Chapter 15. Developing a Base Communication

Table of Contents

15.1. A Note on Base Types Checks
15.1.1. Base Connectors and Field Types
15.1.2. Overriding Base Type Checks
15.1.3. Implementing Base Type Checks
15.2. Developing the MLBaseOwner Module and the BaseMessenger Class
15.2.1. Creating the BaseCommunication Project in the Wizard
15.2.2. Adding New Files
15.2.3. Adding References to the New Files in MLBaseCommunication.pro
15.2.4. Adding Contents to BaseMessenger.h
15.2.5. Add Contents to BaseMessenger.cpp
15.2.6. Editing MLBaseCommunicationInit.cpp
15.2.7. Editing mlBaseOwner.h
15.2.8. Editing mlBaseOwner.cpp
15.2.9. Making MLBaseCommunication classes known
15.2.10. Adding an object wrapper for MLBaseCommunication objects
15.3. Developing the SoBaseReceiver Module
15.3.1. Creating the New Open Inventor Module with the Wizard
15.3.2. Editing SoBaseReceiver.pro
15.3.3. Edit SoBaseReceiver.h
15.3.4. Editing SoBaseReceiver.cpp

In the following chapter, we will develop an ML module owning a Base object in combination with an Open Inventor module that will display the contents of the Base object.

Purpose of this example:

The class Base is briefly referred to in the ML Guide, chapter Base Objects.

This will be our resulting network:

Figure 15.1. Example Network for ML Module and an Open Inventor Module

Example Network for ML Module and an Open Inventor Module

The data processing works as follows:

The example will be implemented with these elements:

Why this way of implementation?

The example is created in the following chapters:

15.1. A Note on Base Types Checks

15.1.1. Base Connectors and Field Types

When drawing a connection in MeVisLab, it is checked whether the basic connector type fits (MLImage, Base, Open Inventor). If not, a “blocked” sign appears.

As Base objects can be of different derived types, it is possible to connect Base fields with incompatible types, which might result in errors. To prevent this, the allowed Base object type(s) can be added to the Base field in the C++ source of the module. The allowed Base types are then displayed in the mouse-over information of a Base connector. This is especially helpful in cases where more than one Base connector is available.

Figure 15.2. Mouse-over Information for Base Connectors

Mouse-over Information for Base Connectors

Figure 15.3. Mouse-over Information for Different Base Connectors in One Module

Mouse-over Information for Different Base Connectors in One Module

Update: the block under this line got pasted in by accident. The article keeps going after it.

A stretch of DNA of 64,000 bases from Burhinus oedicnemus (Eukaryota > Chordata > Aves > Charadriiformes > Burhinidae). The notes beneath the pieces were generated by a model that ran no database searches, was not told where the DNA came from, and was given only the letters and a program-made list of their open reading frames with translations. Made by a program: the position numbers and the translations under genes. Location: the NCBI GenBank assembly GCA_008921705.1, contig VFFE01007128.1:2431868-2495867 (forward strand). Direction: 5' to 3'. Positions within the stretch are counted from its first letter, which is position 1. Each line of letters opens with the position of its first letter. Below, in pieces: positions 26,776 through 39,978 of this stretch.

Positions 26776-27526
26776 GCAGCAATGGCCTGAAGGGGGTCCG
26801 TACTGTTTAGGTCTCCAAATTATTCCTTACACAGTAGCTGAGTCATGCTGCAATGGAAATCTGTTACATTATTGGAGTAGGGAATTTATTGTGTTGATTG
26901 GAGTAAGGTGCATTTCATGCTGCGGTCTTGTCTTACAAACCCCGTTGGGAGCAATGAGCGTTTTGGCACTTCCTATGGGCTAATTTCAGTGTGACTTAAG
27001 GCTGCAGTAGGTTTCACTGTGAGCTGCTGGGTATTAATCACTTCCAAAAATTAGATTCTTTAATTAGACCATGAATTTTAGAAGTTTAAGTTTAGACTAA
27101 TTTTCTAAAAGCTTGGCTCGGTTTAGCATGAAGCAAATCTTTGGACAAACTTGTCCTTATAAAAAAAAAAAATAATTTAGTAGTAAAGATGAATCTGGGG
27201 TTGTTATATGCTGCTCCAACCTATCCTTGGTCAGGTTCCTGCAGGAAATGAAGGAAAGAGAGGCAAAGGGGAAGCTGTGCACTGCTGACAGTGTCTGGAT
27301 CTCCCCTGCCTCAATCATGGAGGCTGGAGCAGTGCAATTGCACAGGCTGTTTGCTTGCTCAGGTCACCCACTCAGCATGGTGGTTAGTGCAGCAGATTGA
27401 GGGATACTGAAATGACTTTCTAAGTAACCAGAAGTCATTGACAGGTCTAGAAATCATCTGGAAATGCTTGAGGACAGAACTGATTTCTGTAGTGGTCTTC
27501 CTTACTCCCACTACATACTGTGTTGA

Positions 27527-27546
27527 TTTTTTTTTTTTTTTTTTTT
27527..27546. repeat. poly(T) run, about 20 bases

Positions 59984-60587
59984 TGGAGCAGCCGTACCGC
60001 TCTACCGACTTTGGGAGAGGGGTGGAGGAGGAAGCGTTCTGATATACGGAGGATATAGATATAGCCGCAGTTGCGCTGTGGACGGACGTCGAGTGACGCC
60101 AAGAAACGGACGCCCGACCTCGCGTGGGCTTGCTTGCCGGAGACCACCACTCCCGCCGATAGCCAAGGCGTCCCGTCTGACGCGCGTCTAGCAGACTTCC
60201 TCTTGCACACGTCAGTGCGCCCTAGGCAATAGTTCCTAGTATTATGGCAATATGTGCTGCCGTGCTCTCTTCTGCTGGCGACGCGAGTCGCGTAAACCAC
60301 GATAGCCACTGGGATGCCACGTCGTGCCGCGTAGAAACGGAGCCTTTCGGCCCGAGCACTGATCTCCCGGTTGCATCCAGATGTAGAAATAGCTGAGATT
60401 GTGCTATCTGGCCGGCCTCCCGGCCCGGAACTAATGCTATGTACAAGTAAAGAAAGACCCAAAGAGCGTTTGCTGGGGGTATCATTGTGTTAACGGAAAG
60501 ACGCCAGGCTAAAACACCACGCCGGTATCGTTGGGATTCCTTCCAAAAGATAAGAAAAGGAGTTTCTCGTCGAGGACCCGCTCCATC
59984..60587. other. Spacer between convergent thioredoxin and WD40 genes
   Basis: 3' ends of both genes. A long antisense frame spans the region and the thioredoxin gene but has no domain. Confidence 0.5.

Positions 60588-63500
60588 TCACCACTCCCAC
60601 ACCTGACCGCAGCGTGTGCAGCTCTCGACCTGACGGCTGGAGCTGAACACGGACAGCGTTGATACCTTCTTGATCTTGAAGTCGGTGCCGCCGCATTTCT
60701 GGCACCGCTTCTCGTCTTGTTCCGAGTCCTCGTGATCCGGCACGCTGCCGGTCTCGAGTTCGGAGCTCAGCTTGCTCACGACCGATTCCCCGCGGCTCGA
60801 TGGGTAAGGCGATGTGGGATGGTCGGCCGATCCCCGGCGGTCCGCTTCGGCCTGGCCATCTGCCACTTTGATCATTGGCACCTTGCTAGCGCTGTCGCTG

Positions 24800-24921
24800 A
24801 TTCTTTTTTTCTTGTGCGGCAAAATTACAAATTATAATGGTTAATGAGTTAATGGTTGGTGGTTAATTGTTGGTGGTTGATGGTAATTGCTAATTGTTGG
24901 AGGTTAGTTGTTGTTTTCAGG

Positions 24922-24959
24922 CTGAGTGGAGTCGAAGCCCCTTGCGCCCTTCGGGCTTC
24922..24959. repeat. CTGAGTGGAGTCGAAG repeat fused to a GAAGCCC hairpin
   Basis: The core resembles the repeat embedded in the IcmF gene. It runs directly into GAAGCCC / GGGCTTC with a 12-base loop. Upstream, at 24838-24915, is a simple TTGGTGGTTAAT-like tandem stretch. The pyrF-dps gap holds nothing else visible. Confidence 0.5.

When connecting Base fields, the allowed types are checked and the connection is only possible for types in the allowed-list. This check also happens when connecting fields across macro modules, as the input/output fields of a macro “inherit” the allowed-list of the connected module fields.

While drawing a connection, the incompatible connectors are grayed out; if the connection is about to be dropped on an incompatible connector, the intermediate connection rendering is displayed in red.

Figure 15.4. Base Field Connection Checked for Type Compatibility

Base Field Connection Checked for Type Compatibility

15.1.2. Overriding Base Type Checks

Sometimes it is useful to establish a connection although the Base field types are not compatible. For example, if the allowed types are set incorrectly in C++ when the module is still in development.

Three override methods are available:

  • In scripting: Drawing the Base connection in scripting always works. However, scripting functions are available to check whether the types match: allowedTypesByString() and matchesTypes(MLABMLBaseField *field), see the MLABMLBaseField Class Reference.

  • In the .mlab file: Base connections can always be created by editing the .mlab file manually.

15.1.3. Implementing Base Type Checks

Implementing the Base typ check is done in the C++ source.

To add an allowed type to a Base field, add the following C++ template method:

_myBaseField->addAllowedType<CSOList>();

There is a convenience template function available to set the initial value and the allowed type at the same time, especially if the initial value is not NULL:

_myBaseField->setBaseValueAndAddAllowedType(&_myOutputValue);

This derives the allowed type from the argument, but the type can also be defined specifically:

_myBaseField->setBaseValueAndAddAllowedType<lutFunction>(&_mySpecialOutputLUT);

It is possible to write

_myBaseField->setBaseValueAndAddAllowedType<lutFunction>(NULL);

but this is basically the same as

_myBaseField->addAllowedType<lutFunction>();

To add an allowed type to a Base field of an Inventor module, add the following C++ template method:

_myBaseField.addAllowedType<CSOList>();   

The addition of checks for allowed Base types is demonstrated in the following example, see Section 15.2.8.1, “Adding the construction of a new BaseMessenger Object” and Section 15.3.4, “Editing SoBaseReceiver.cpp.